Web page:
Galaxy Zoo West Coast Meet Up
Zooites of the U.S. West Coast organized a meeting.
Michelle described it as follows:
“It quickly became clear to me as a newbie that most of our members are in Europe…but we still have a hefty-and lively-bunch here in America! I (code name diver4skynsea!) was perusing threads one day and stumbled across the information on Galaxy Zoo‘s first member meet up held in February at Astrofest and, too, of the subsequent gatherings since then. Garrett spearheaded the project of trying to get a similar meet up of members started here in the States. I noticed in the thread that a lot of Americans were concerned about how much harder it is logistically for our members here to “gather” as one big group.
Liz (Elizabeth) and others suggested we break meetings up by region- maybe at first…and I agreed. Since Liz and I were in the same region (California)…we took it a step further and decided to run with the idea –and thus the West Coast/California Meet Up was born!
We started out looking for events in the area with science themes that might be nice for us all to attend. At that time we didn’t see much that wasn’t a little expensive- so we took a page from our friends overseas and looked for a group friendly planetarium and observatory. For us, that happened to be Chabot Space & Science Center in Oakland-which was pretty centralized for the members that showed interest in joining us. I picked a date early on that gave us time to plan specifics and for members to manipulate their schedules at work or home so they could attend–it was a good 6 weeks.
Chabot was a larger than expected facility in the Oakland/Berkely Hills at the top of one it’s highest peaks overlooking the cities below- which include breathtaking views of San Francisco and the Pacific Ocean. The facility itself has three observatory rooms and several working telescopes for public and private use. In addition to it’s observatories, Chabot consists of two large buildings full of meeting rooms, a gift shop, café, two floors of cosmology exhibits and two theaters showing a number of short films and science documentaries on their large full-dome digital screens. They also support and organize a number of youth and school programs, workshops and a discovery lab.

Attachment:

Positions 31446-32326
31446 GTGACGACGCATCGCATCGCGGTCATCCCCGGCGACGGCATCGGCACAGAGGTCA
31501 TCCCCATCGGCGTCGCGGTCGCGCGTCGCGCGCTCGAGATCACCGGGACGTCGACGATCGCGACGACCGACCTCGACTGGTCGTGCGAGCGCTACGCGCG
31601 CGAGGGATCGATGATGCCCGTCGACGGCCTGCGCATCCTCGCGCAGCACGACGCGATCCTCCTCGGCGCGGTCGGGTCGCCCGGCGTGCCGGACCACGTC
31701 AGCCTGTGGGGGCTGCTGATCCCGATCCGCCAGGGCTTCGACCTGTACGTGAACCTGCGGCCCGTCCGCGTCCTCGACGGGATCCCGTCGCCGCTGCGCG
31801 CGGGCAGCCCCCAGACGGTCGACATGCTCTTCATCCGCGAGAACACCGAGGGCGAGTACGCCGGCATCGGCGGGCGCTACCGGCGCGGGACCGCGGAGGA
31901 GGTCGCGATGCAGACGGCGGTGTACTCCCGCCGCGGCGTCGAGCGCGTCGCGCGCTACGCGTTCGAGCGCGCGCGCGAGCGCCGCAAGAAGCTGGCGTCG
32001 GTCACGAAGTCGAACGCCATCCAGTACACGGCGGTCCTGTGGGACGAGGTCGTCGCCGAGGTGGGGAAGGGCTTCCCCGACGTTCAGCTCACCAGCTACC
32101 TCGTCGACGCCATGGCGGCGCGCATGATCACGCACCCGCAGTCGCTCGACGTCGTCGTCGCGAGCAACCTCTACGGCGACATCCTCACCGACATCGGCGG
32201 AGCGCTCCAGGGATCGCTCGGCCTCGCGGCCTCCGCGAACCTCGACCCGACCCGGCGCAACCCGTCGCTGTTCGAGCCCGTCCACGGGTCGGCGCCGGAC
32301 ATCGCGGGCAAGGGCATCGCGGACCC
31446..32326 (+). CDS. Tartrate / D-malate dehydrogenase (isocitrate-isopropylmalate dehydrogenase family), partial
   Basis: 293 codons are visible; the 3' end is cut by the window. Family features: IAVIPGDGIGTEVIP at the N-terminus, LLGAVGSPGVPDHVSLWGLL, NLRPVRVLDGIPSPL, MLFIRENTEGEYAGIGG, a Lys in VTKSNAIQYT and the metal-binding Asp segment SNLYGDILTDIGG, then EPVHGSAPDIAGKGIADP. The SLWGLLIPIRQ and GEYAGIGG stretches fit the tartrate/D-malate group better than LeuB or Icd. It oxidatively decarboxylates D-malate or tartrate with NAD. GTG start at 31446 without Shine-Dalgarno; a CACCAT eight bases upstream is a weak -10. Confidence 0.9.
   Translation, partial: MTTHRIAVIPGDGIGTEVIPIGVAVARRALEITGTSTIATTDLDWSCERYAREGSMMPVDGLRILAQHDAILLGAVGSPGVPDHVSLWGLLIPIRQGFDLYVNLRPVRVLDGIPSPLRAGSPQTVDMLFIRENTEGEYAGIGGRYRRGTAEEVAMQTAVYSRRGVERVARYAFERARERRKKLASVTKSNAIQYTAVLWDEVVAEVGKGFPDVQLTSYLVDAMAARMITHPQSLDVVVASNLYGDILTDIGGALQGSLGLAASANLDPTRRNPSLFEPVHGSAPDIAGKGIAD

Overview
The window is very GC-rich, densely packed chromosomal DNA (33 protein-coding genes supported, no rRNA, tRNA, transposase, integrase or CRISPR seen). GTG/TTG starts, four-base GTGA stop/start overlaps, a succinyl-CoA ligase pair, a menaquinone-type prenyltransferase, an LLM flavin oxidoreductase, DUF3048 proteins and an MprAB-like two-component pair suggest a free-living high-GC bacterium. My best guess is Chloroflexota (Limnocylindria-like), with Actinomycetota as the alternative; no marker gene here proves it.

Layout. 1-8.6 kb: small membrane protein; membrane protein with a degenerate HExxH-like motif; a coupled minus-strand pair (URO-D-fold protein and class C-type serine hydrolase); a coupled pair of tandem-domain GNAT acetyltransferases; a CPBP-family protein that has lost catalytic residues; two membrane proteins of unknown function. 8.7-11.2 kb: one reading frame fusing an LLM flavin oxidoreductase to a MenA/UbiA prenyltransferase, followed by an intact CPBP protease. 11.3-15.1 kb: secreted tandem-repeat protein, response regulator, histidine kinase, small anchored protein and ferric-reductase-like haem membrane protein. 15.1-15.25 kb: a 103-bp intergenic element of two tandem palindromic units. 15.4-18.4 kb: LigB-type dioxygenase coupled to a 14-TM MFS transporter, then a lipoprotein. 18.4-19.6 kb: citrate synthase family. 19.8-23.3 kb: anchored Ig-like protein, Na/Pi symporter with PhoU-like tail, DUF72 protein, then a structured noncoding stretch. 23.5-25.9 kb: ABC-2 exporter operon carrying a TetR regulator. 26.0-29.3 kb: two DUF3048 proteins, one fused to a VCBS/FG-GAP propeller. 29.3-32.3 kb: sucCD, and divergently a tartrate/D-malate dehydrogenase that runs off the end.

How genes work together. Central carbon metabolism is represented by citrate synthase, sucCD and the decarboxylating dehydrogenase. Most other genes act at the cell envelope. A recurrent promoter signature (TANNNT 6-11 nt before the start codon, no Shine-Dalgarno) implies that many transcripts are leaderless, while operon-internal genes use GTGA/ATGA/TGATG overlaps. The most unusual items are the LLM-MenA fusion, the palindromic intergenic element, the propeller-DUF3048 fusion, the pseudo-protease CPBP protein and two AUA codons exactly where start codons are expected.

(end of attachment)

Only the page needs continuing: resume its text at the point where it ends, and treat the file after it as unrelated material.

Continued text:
I have to admit the initial “meeting” was awkward! We were to meet at the front entrance as a group between 5 and 5:30 P.M. First, each of us had no idea what the others looked like and we didn’t have a solid plan on how to recognize each other (other than watching out for loners rambling around with looks on their faces of confusion)! Second, I was the only one that hit terrible traffic and didn’t get there until 5:30–horrified to discover that nobody had “seen” each other and were all walking around mixing with non-Galaxy Zoo citizens! So imagine me walking around asking everyone, “Are you here for the Galaxy Zoo meet?” 99% of whom said, “Heh?” I was thrilled when I saw a very European looking young man (from glasses to sandals) who also looked way smarter than the rest of us! “Anze?!” I yelled (pronouncing it ANZ), and he looked thrilled to be found, too. It was later I realized his name is pronounced Anje (soft J) but says he is rarely called correctly and answers to anything with an A and a Z.
At last, we all found each other out front just before our guided tour of the facility…and the meet up officially started. I’ll be honest- nobody looked, acted or spoke the way I had imagined. I was wrong on all accounts about everyone! Which, sadly, made it seem like a group of strangers….at first. It didn’t take long, though, for our online personalities to show through and once the conversations moved to galaxies and the Zoo—we soon acted like we’d known each other a long time…
Chabot was beautiful and full of fascinating exhibits. The guided tour was faster that I would have liked, as we didn’t get to mess with a few things that were pretty interesting. It was still great fun to see everyone going through the exhibits like kids… touching, reading and playing with everything. The Galaxy Room was especially wonderful and the tour guide thought it was amusing to test us to see how good we were! When we reached an actual Galaxy Hunter exhibit it was too tempting not to prove that we were pro’s–everyone had to try it out–also proving, once again, as we have often teased, that “you can check out anytime you like, but you can never leave!”
After the tour we saw a film called “The Search for Life,” narrated by Harrison Ford, which was very good (albeit moving a tad too much making most of us dizzy) and I gently reminded everyone not to go yelling out “Spiral!” and “Merger!” as the film progressed through the Universe!
I think we were all in awe going through the observatories to see the telescopes. The first one we were shown was 125 years old and gorgeous, Leia- and despite her age, very much an active telescope. She gave us a great view of Jupiter and her moons after the sun went down. Another telescope was showing Saturn that night, as well. We didn’t stay too long at the scopes because it was unusually warm and clear for Oakland… meaning that everyone and their dog came out of the woods to view the sky that night! We were starving anyway, so off to the pub we went…